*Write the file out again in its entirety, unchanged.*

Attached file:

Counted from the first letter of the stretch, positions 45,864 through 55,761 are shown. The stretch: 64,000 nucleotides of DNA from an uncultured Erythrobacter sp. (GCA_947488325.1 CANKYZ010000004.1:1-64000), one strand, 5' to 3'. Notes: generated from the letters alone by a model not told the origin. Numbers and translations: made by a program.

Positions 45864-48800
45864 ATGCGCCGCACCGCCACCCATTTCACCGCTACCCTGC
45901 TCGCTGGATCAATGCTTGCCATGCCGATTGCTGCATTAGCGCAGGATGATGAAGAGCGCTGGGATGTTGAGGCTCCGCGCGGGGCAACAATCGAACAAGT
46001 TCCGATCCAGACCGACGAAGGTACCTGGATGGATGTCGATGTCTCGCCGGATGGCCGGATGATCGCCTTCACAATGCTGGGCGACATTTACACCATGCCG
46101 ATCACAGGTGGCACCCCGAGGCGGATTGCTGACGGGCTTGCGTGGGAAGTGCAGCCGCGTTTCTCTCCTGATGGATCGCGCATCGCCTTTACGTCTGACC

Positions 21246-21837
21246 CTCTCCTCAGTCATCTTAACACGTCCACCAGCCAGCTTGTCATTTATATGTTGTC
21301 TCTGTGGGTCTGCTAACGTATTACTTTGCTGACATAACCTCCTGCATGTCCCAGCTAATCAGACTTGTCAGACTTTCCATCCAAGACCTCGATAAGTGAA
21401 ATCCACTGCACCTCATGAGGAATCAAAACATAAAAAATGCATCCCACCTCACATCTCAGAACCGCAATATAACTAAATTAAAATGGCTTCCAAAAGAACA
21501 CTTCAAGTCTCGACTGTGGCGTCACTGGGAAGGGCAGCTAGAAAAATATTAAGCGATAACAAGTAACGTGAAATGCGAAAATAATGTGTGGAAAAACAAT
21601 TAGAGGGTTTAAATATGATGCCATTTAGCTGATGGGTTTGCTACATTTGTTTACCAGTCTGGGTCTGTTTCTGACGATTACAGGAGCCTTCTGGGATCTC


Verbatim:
Counted from the first letter of the stretch, positions 45,864 through 55,761 are shown. The stretch: 64,000 nucleotides of DNA from an uncultured Erythrobacter sp. (GCA_947488325.1 CANKYZ010000004.1:1-64000), one strand, 5' to 3'. Notes: generated from the letters alone by a model not told the origin. Numbers and translations: made by a program.

Positions 45864-48800
45864 ATGCGCCGCACCGCCACCCATTTCACCGCTACCCTGC
45901 TCGCTGGATCAATGCTTGCCATGCCGATTGCTGCATTAGCGCAGGATGATGAAGAGCGCTGGGATGTTGAGGCTCCGCGCGGGGCAACAATCGAACAAGT
46001 TCCGATCCAGACCGACGAAGGTACCTGGATGGATGTCGATGTCTCGCCGGATGGCCGGATGATCGCCTTCACAATGCTGGGCGACATTTACACCATGCCG
46101 ATCACAGGTGGCACCCCGAGGCGGATTGCTGACGGGCTTGCGTGGGAAGTGCAGCCGCGTTTCTCTCCTGATGGATCGCGCATCGCCTTTACGTCTGACC

Positions 21246-21837
21246 CTCTCCTCAGTCATCTTAACACGTCCACCAGCCAGCTTGTCATTTATATGTTGTC
21301 TCTGTGGGTCTGCTAACGTATTACTTTGCTGACATAACCTCCTGCATGTCCCAGCTAATCAGACTTGTCAGACTTTCCATCCAAGACCTCGATAAGTGAA
21401 ATCCACTGCACCTCATGAGGAATCAAAACATAAAAAATGCATCCCACCTCACATCTCAGAACCGCAATATAACTAAATTAAAATGGCTTCCAAAAGAACA
21501 CTTCAAGTCTCGACTGTGGCGTCACTGGGAAGGGCAGCTAGAAAAATATTAAGCGATAACAAGTAACGTGAAATGCGAAAATAATGTGTGGAAAAACAAT
21601 TAGAGGGTTTAAATATGATGCCATTTAGCTGATGGGTTTGCTACATTTGTTTACCAGTCTGGGTCTGTTTCTGACGATTACAGGAGCCTTCTGGGATCTC